Are concerns about cybersecurity just talk?
BUSINESSES understand the growing importance of protecting their company against cyber incidents such as network breaches, data thefts, and frauds.
However, as hackers get more competent and find better tools to aid them in their malicious plans, IT professionals seem to feel like they’re fighting a losing battle and are losing confidence in their security software.
According to a new study by LogRhythm, over 60 percent of IT executives are only somewhat confident that their security software can detect all major breaches. Likewise, they are only moderately confident that they can protect their companies from hackers.
— David Chou (@dchou1107) March 22, 2018
Further, decision makers surveyed revealed that they have only moderate positive confidence in their cybersecurity measures and abilities—suggesting an attitude that is more hopeful than truly confident.
The study, which surveyed 751 IT decision makers from the US, the UK, and the APAC region, found that less than half of all organizations were able to detect a major cybersecurity incident within one hour. And, less than one-third said that even if they detected a major incident, they would be unable to contain it within an hour.
The results are also consistent with findings from Tenable’s 2017 Global Cybersecurity Assurance Report Card released in December last year. It surveyed 700 security practitioners in nine countries and across seven industry verticals and found that global cybersecurity confidence fell six points over 2016 to earn an overall score of 70 percent — a “C-grade” on the report card.
Security maturity and funding
LogRhythm’s study found that many companies are focused on growing their security maturity and employ about 12 cybersecurity professionals in their organization, on average.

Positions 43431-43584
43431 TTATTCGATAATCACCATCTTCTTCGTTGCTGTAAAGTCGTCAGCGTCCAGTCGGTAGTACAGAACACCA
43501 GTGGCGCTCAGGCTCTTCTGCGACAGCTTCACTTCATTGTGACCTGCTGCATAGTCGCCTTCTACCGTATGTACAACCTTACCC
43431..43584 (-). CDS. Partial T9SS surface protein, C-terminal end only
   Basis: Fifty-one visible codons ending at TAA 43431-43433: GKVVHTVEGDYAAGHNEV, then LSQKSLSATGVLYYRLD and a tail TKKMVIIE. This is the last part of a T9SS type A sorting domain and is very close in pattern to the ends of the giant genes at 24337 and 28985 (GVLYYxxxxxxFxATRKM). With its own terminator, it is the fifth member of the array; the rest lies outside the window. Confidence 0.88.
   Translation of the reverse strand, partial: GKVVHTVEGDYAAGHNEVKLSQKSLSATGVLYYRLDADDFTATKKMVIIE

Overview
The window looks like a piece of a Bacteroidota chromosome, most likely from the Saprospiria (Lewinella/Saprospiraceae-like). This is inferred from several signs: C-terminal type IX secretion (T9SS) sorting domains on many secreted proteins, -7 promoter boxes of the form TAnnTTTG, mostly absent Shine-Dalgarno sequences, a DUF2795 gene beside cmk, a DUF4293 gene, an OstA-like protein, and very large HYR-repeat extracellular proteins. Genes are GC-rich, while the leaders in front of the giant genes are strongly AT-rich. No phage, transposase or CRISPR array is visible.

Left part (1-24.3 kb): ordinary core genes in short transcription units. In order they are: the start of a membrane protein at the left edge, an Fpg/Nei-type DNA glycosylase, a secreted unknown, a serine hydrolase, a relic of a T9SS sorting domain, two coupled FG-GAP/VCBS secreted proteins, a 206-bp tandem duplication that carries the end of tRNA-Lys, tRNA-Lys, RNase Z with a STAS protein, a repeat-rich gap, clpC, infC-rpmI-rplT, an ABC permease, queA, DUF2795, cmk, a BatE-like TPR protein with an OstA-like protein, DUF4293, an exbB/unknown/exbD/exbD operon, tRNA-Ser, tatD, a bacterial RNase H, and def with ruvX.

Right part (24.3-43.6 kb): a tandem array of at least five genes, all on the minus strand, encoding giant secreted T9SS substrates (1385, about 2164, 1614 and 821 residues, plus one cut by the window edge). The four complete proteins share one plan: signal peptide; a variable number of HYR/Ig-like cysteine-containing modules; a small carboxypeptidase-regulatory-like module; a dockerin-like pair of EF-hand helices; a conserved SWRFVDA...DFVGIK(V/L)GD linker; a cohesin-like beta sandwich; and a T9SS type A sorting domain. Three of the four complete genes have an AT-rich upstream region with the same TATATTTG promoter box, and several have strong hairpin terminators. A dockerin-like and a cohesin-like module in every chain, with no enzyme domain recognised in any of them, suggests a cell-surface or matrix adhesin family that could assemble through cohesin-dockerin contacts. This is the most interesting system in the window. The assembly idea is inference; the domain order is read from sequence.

More than 70 percent of respondents also said that they have programs in place to detect specific threats, such as ransomware, insider or employee threats, and denial of service attacks.
The vast majority of IT decision makers—95 percent—also use security software to prevent and react to threats. And more than a quarter deploy at least 10 security software solutions to manage security threats.
However, despite being focused on growing their security maturity, organizations seem to forget to allocate reasonable budgets to it.
The study found that the percentage of resources allocated to cybersecurity from the overall IT budget is often on the low side. Overall, one-third of executives allocate 10 percent or less of their IT budget to security. Regionally, the U.S. had the lowest rate, and Asia-Pacific the highest.
The level of confidence in one’s security also depends on variables such as the implementation of programs that target specific types of threats, and LogRhythm’s survey found that decision-makers who did not report having programs to protect against threats such as ransomware, insider threats, and service denial attacks were less confident in their security programs.
As things stand, findings from the survey indicate that there’s a lot of conversation about cybersecurity and why it needs focus, but companies need to work harder if they want to keep intruders out of their ‘business’.
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